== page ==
Corman had first given Masque to his semi-Matheson, Charles Beaumont, but the script passed through numerous hands over the years, never fully satisfying the producer-director. Corman would have preferred that Beaumont himself took one last crack at it, and maybe this would've done the trick, but the illness that would soon claim Beaumont's life was accelerating, and so finalization fell to R. Wright Campbell, who accompanied Corman to Britain for the shoot. The idea there was to take advantage, in co-production with Anglo-Amalgamated, of certain subsidies available to filmmakers if they used a British cast and crew. British screenwriters weren't a necessity, but the scheme also had a carve-out for one foreign director, Corman, and one foreign star, this of course being Vincent Price, the headliner of all Corman's Poes. These strictures didn't leave Corman completely disarmed of his usual collaborators; he managed to smuggle his production designer, Daniel Haller, into a position theoretically "subordinate" to art director Robert Jones, though in practice Haller was in charge. (Corman, unsurprisingly, had problems working with the British, whose unions had won them many more concessions than their American counterparts, some of which were anodyne, like more frequent breaks, and some of which make them sound more like the editorial cartoons in a reactionary newspaper—Haller, who of course had no compunction about recycling sets if they were available, had to cheat British rules to get ahold of the Becket sets he used for Masque, since reportedly the British custom was to take the sets out to a field and bulldoze them, which is so wasteful and stupid I don't think I believe it.)
I've complained, but Beaumont and Wright's script expands "Masque" in largely natural directions, especially at the outset. Here we find an old woman out collecting kindling in a nebulous medieval Italy, whereupon she encounters an incarnation of the Red Death (John Westbrook, uncredited, though whether this is contractual or thematic, I can't say), who announces that this is the day of her village's deliverance. Mistaking this blatantly malign supernatural figure as a messenger of a more benevolent power, she brings this message back to her folk, which is why this time, they find the spine to resist the prince of their lands when he comes to collect his taxes—or, as they lack the resources for resistance (it's not really a problem, but this is the movie about medieval Europe where aristocrats outnumber peasants ten to one), at least insult him to his face. This proud prince, called Prospero (Price), almost seems to relish the opportunity to discipline his subjects. He's about to execute the two most recalcitrant villagers, Ludovico (Nigel Green) and Gino (David Weston), when he's interrupted by Francesca (Jane Asher), daughter to the latter, lover to the former, who pleads for Prospero's mercy. Prospero makes a game of it, promising to spare one, if she chooses which one. Prospero's sport is interrupted, however, when it turns out the old woman brought back, in addition to ironic prophecy, the red death's hemorraghic plague. Prospero flies back to his castle, but, enamored with Francesca, kidnaps the girl, her father, and lover, resolving to continue Francesca's education in the real ways of the world at his leisure.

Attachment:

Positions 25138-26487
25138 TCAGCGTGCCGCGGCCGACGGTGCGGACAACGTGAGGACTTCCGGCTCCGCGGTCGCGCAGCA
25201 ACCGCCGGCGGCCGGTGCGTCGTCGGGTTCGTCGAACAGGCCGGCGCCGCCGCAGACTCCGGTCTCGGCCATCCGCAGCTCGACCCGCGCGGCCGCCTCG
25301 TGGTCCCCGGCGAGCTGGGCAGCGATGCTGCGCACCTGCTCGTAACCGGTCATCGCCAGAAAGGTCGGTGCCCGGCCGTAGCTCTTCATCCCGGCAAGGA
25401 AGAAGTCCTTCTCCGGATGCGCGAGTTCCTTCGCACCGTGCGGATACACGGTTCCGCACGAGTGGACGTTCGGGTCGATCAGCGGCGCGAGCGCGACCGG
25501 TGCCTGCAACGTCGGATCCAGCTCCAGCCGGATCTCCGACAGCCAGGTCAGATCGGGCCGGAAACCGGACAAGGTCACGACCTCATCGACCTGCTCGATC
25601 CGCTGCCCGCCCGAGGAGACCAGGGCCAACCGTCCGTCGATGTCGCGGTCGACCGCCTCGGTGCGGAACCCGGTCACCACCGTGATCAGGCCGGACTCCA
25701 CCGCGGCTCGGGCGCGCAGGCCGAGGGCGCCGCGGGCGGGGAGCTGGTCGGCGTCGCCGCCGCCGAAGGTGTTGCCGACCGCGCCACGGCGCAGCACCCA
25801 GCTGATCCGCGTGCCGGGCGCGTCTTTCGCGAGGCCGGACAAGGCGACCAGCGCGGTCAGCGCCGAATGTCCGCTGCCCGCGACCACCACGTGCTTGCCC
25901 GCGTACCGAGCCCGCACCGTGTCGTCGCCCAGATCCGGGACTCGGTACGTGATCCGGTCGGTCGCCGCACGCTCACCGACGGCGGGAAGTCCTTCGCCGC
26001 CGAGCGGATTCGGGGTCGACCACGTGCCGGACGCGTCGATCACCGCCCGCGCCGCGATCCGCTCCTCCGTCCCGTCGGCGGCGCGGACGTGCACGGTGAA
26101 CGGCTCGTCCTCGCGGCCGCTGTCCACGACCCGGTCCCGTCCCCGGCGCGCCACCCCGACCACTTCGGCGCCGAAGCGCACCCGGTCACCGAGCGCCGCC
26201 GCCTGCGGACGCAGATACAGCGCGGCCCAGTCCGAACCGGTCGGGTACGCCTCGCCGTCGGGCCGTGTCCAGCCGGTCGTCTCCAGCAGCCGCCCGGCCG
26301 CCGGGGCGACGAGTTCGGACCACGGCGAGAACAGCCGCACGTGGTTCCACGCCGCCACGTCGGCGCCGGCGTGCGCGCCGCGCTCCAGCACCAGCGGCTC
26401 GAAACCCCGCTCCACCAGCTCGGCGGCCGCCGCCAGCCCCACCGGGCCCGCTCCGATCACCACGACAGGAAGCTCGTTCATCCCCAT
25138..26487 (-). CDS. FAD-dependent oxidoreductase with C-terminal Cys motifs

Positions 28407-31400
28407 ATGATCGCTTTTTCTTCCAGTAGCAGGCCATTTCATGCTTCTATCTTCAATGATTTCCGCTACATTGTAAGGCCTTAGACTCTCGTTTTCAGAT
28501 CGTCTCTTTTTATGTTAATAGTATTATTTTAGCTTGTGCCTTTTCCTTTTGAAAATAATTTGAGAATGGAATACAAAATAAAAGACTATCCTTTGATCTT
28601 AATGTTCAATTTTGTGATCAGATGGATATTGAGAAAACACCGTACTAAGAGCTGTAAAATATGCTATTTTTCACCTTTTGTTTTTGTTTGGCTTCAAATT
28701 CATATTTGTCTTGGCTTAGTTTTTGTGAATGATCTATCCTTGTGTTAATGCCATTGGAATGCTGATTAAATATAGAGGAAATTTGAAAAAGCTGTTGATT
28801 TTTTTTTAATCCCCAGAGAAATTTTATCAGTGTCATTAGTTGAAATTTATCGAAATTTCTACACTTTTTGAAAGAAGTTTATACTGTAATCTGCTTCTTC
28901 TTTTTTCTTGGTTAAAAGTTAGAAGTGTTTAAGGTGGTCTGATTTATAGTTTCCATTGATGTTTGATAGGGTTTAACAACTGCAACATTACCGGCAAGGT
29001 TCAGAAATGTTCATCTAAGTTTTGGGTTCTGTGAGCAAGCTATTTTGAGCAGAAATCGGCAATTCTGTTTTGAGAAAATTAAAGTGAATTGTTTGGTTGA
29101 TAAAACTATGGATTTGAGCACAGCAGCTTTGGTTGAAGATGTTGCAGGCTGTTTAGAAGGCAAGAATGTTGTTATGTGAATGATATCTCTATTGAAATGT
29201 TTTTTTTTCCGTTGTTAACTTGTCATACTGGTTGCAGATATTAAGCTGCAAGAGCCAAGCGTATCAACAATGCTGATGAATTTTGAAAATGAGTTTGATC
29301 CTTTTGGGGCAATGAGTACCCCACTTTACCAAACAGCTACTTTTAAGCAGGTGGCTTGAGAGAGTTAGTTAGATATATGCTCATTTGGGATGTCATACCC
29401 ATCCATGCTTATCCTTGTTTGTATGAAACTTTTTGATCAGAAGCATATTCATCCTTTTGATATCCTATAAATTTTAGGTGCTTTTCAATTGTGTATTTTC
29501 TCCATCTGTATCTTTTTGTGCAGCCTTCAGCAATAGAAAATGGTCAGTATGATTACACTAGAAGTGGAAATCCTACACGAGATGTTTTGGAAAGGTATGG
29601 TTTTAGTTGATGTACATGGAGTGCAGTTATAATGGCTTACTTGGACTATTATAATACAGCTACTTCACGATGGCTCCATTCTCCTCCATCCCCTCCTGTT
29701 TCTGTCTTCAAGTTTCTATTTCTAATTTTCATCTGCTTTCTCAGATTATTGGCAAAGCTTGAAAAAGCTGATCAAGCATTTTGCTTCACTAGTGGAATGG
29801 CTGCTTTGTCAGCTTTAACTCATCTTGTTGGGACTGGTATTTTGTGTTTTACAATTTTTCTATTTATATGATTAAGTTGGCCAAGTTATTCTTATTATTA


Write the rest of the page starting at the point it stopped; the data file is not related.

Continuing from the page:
In the meantime, he prepares a grand celebration of continued survival for his noble friends, inviting them to seek refuge from the plague behind his walls; yet he continues to test Francesca, finding in her a strong Christian zeal that he would take great pleasure in corrupting towards his own faith, a brand of Satanism shared by him and his concubine, Juliana (Hazel Court). Francesca can but try to keep her dignity in the face of Prospero's prodding threats, though he almost seems to find it pitiable when the cracks in her brave facade finally do begin to manifest.